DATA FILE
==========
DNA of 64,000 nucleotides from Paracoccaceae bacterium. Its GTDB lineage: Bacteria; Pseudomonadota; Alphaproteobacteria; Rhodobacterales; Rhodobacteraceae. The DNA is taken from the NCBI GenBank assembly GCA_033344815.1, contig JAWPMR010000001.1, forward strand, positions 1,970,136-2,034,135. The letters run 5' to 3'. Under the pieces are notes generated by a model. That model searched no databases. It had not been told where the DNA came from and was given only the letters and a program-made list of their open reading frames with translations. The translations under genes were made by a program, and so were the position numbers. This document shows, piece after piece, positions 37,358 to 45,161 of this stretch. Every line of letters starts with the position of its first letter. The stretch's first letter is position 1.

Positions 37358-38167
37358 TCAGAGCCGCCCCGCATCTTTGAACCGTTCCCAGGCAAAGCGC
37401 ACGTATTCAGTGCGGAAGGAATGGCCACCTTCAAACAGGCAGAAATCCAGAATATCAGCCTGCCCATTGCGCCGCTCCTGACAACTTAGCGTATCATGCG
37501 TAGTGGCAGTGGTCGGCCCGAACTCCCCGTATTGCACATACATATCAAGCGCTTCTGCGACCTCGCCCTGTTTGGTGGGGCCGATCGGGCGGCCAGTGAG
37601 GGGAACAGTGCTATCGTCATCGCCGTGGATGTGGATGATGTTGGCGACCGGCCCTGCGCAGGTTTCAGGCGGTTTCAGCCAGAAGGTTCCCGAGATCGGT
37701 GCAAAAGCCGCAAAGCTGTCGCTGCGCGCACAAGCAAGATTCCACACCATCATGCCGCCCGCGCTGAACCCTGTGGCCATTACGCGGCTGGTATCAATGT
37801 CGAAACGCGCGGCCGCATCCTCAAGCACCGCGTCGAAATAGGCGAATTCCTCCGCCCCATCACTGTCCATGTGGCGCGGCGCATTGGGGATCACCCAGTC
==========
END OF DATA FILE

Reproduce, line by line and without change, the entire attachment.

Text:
DNA of 64,000 nucleotides from Paracoccaceae bacterium. Its GTDB lineage: Bacteria; Pseudomonadota; Alphaproteobacteria; Rhodobacterales; Rhodobacteraceae. The DNA is taken from the NCBI GenBank assembly GCA_033344815.1, contig JAWPMR010000001.1, forward strand, positions 1,970,136-2,034,135. The letters run 5' to 3'. Under the pieces are notes generated by a model. That model searched no databases. It had not been told where the DNA came from and was given only the letters and a program-made list of their open reading frames with translations. The translations under genes were made by a program, and so were the position numbers. This document shows, piece after piece, positions 37,358 to 45,161 of this stretch. Every line of letters starts with the position of its first letter. The stretch's first letter is position 1.

Positions 37358-38167
37358 TCAGAGCCGCCCCGCATCTTTGAACCGTTCCCAGGCAAAGCGC
37401 ACGTATTCAGTGCGGAAGGAATGGCCACCTTCAAACAGGCAGAAATCCAGAATATCAGCCTGCCCATTGCGCCGCTCCTGACAACTTAGCGTATCATGCG
37501 TAGTGGCAGTGGTCGGCCCGAACTCCCCGTATTGCACATACATATCAAGCGCTTCTGCGACCTCGCCCTGTTTGGTGGGGCCGATCGGGCGGCCAGTGAG
37601 GGGAACAGTGCTATCGTCATCGCCGTGGATGTGGATGATGTTGGCGACCGGCCCTGCGCAGGTTTCAGGCGGTTTCAGCCAGAAGGTTCCCGAGATCGGT
37701 GCAAAAGCCGCAAAGCTGTCGCTGCGCGCACAAGCAAGATTCCACACCATCATGCCGCCCGCGCTGAACCCTGTGGCCATTACGCGGCTGGTATCAATGT
37801 CGAAACGCGCGGCCGCATCCTCAAGCACCGCGTCGAAATAGGCGAATTCCTCCGCCCCATCACTGTCCATGTGGCGCGGCGCATTGGGGATCACCCAGTC